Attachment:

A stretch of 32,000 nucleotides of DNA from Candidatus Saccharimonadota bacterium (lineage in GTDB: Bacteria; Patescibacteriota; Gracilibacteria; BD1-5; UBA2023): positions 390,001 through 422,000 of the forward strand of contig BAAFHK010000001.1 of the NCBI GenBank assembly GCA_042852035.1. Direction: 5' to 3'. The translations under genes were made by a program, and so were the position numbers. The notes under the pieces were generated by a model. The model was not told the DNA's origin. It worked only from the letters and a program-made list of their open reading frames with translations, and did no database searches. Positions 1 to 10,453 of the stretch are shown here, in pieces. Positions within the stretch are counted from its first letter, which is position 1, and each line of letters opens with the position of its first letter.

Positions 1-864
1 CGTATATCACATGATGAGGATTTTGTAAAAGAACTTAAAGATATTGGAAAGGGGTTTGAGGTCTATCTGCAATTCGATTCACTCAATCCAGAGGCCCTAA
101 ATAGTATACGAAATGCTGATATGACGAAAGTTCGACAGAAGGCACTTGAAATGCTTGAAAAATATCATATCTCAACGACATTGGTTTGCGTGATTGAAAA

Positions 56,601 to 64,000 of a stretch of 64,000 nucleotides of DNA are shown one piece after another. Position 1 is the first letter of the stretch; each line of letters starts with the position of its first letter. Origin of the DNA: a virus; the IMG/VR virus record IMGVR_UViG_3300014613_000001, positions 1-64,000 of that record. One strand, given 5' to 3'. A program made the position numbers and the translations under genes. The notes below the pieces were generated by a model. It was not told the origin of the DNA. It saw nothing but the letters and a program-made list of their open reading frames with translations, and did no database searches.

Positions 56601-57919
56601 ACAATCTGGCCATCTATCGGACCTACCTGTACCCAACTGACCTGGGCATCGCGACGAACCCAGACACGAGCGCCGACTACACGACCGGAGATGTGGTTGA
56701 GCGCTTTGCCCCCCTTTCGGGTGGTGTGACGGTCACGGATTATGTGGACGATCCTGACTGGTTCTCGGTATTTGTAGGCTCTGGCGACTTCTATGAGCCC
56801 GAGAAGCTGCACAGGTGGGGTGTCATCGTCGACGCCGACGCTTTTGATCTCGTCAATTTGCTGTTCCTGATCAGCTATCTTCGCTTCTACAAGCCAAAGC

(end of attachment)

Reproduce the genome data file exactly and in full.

A stretch of 32,000 nucleotides of DNA from Candidatus Saccharimonadota bacterium (lineage in GTDB: Bacteria; Patescibacteriota; Gracilibacteria; BD1-5; UBA2023): positions 390,001 through 422,000 of the forward strand of contig BAAFHK010000001.1 of the NCBI GenBank assembly GCA_042852035.1. Direction: 5' to 3'. The translations under genes were made by a program, and so were the position numbers. The notes under the pieces were generated by a model. The model was not told the DNA's origin. It worked only from the letters and a program-made list of their open reading frames with translations, and did no database searches. Positions 1 to 10,453 of the stretch are shown here, in pieces. Positions within the stretch are counted from its first letter, which is position 1, and each line of letters opens with the position of its first letter.

Positions 1-864
1 CGTATATCACATGATGAGGATTTTGTAAAAGAACTTAAAGATATTGGAAAGGGGTTTGAGGTCTATCTGCAATTCGATTCACTCAATCCAGAGGCCCTAA
101 ATAGTATACGAAATGCTGATATGACGAAAGTTCGACAGAAGGCACTTGAAATGCTTGAAAAATATCATATCTCAACGACATTGGTTTGCGTGATTGAAAA

Positions 56,601 to 64,000 of a stretch of 64,000 nucleotides of DNA are shown one piece after another. Position 1 is the first letter of the stretch; each line of letters starts with the position of its first letter. Origin of the DNA: a virus; the IMG/VR virus record IMGVR_UViG_3300014613_000001, positions 1-64,000 of that record. One strand, given 5' to 3'. A program made the position numbers and the translations under genes. The notes below the pieces were generated by a model. It was not told the origin of the DNA. It saw nothing but the letters and a program-made list of their open reading frames with translations, and did no database searches.

Positions 56601-57919
56601 ACAATCTGGCCATCTATCGGACCTACCTGTACCCAACTGACCTGGGCATCGCGACGAACCCAGACACGAGCGCCGACTACACGACCGGAGATGTGGTTGA
56701 GCGCTTTGCCCCCCTTTCGGGTGGTGTGACGGTCACGGATTATGTGGACGATCCTGACTGGTTCTCGGTATTTGTAGGCTCTGGCGACTTCTATGAGCCC
56801 GAGAAGCTGCACAGGTGGGGTGTCATCGTCGACGCCGACGCTTTTGATCTCGTCAATTTGCTGTTCCTGATCAGCTATCTTCGCTTCTACAAGCCAAAGC